New Kaiserslautern Elementary School to welcome first students after spring break
KAISERSLAUTERN, Germany — The new Kaiserslautern Elementary School will welcome students to its bright, contemporary corridors starting Monday.
The $51 million building on Kapaun Air Station for pre-kindergarten through fifth grade is complete, save for the playground, which is still under construction.
First-day experiences may include eating lunch by a stage in a room that doubles as a performance hall; exercising on a spongy gym floor designed to reduce injuries; and learning about the pottery kiln in the art studio.
“We’ve been anticipating the move for well over a year and planning for it,” school principal David Groat said.
The school was supposed to open last fall, but modifications to the kitchen ventilation system to meet fire codes caused delays. The coronavirus pandemic further delayed work on the building.
Before spring break, students had the chance to say goodbye to the old school, Groat said. It’s slated for demolition, along with the former Kaiserslautern middle and high schools, which date back to 1952. A new Kaiserslautern Middle School will be built on the Vogelweh campus.
The new two-story school is designed for up to 690 pupils. Just over 400 children are expected to attend in-person classes; the remainder of the student body is enrolled in virtual learning due to the pandemic, school officials said.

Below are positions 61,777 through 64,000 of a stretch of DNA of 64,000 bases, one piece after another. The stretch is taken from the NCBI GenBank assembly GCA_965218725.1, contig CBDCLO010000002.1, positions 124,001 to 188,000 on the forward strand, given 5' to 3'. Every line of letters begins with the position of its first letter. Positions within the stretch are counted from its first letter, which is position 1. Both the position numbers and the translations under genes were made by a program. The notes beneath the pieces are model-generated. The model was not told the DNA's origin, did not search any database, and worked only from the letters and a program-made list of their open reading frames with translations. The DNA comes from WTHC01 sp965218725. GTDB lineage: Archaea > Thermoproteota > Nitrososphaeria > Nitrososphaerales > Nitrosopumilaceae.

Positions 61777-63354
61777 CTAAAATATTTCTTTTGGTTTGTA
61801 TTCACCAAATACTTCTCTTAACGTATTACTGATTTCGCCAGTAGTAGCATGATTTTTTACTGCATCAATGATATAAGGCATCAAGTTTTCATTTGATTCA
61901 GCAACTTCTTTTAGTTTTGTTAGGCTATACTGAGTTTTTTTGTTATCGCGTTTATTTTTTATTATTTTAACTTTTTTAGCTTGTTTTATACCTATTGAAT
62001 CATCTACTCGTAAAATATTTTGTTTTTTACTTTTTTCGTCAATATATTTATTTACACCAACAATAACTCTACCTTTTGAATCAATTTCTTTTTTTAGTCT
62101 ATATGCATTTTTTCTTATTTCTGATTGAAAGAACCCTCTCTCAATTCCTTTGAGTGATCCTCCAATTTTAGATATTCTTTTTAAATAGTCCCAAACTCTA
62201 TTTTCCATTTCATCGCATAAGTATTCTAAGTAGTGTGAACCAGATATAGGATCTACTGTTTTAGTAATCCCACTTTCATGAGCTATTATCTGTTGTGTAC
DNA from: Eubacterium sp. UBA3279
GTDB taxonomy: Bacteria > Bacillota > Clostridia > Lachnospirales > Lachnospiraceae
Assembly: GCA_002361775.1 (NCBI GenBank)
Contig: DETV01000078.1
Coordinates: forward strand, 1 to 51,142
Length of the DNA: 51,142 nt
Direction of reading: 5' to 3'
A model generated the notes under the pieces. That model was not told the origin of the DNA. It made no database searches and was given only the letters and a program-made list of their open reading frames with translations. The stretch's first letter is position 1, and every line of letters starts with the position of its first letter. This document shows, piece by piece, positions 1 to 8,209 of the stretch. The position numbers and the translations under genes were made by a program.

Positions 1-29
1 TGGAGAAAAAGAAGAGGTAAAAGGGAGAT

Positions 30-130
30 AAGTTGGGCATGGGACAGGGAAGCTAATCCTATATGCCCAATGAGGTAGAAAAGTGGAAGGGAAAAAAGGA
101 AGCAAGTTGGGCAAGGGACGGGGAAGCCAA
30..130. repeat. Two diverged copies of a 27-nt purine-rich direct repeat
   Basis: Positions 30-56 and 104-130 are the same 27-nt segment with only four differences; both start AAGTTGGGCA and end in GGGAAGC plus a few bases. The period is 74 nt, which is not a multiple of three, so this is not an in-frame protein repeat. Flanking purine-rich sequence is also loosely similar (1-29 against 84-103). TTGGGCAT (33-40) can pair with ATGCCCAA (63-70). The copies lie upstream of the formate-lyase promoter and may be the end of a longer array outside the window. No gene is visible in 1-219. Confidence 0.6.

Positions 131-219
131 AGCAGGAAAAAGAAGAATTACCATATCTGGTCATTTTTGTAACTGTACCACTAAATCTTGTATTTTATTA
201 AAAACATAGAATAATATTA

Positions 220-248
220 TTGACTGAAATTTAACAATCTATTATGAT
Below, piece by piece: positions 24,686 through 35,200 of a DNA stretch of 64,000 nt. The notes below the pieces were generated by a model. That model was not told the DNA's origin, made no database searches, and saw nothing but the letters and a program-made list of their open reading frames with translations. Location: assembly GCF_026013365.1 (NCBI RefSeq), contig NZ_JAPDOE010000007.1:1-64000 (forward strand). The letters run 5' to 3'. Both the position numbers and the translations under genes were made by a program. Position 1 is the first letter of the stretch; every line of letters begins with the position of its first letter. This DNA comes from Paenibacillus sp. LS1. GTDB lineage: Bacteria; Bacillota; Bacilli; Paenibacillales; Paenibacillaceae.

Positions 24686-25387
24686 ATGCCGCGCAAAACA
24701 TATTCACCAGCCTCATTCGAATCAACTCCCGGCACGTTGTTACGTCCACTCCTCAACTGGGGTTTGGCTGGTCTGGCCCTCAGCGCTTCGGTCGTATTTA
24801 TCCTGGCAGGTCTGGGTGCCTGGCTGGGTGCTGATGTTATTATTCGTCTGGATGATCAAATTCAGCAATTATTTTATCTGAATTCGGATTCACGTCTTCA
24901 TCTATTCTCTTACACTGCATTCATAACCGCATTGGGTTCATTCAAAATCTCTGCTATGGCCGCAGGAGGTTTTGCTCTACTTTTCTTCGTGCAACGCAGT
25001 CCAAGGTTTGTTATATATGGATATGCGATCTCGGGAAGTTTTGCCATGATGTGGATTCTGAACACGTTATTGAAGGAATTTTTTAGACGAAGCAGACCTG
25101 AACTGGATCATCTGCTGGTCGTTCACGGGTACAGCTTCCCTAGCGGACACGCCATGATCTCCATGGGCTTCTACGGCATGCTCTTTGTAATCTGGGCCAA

It’s the latest Department of Defense Education Activity “21st century” school to open in Europe, part of an overhaul that began more than 10 years ago to replace or renovate aging military schools across the Continent.
“Really, the opportunities that are here in terms of the learning are much better,” Groat said.
Instead of sitting in a traditional classroom, students will be grouped according to grade level in color-coded common spaces, categorized by kid-friendly transportation symbols such as scooters and bicycle racers. Open classrooms with retractable, transparent walls allow teachers to collaborate with each other and tailor instruction to classes of different sizes, Groat said.
The flexibility in seating and spacing allows kids to be more spread out, he said, which can help reduce potential coronavirus transmission. The building’s ventilation system monitors indoor carbon dioxide concentrations and adjusts airflow accordingly, school officials said.
The school has ample light, from skylights and windows to sensors that turn on and off energy-efficient LED lights throughout the building, said Susan Brinson, DODEA facility engineer. A wind turbine and photovoltaic system also can be used as teaching tools, Brinson said.
The school also comes with new furniture. Only the students, staff and their curriculum materials have to move to the new building, Groat said.
“We’re very happy to be coming into a space like this,” he said.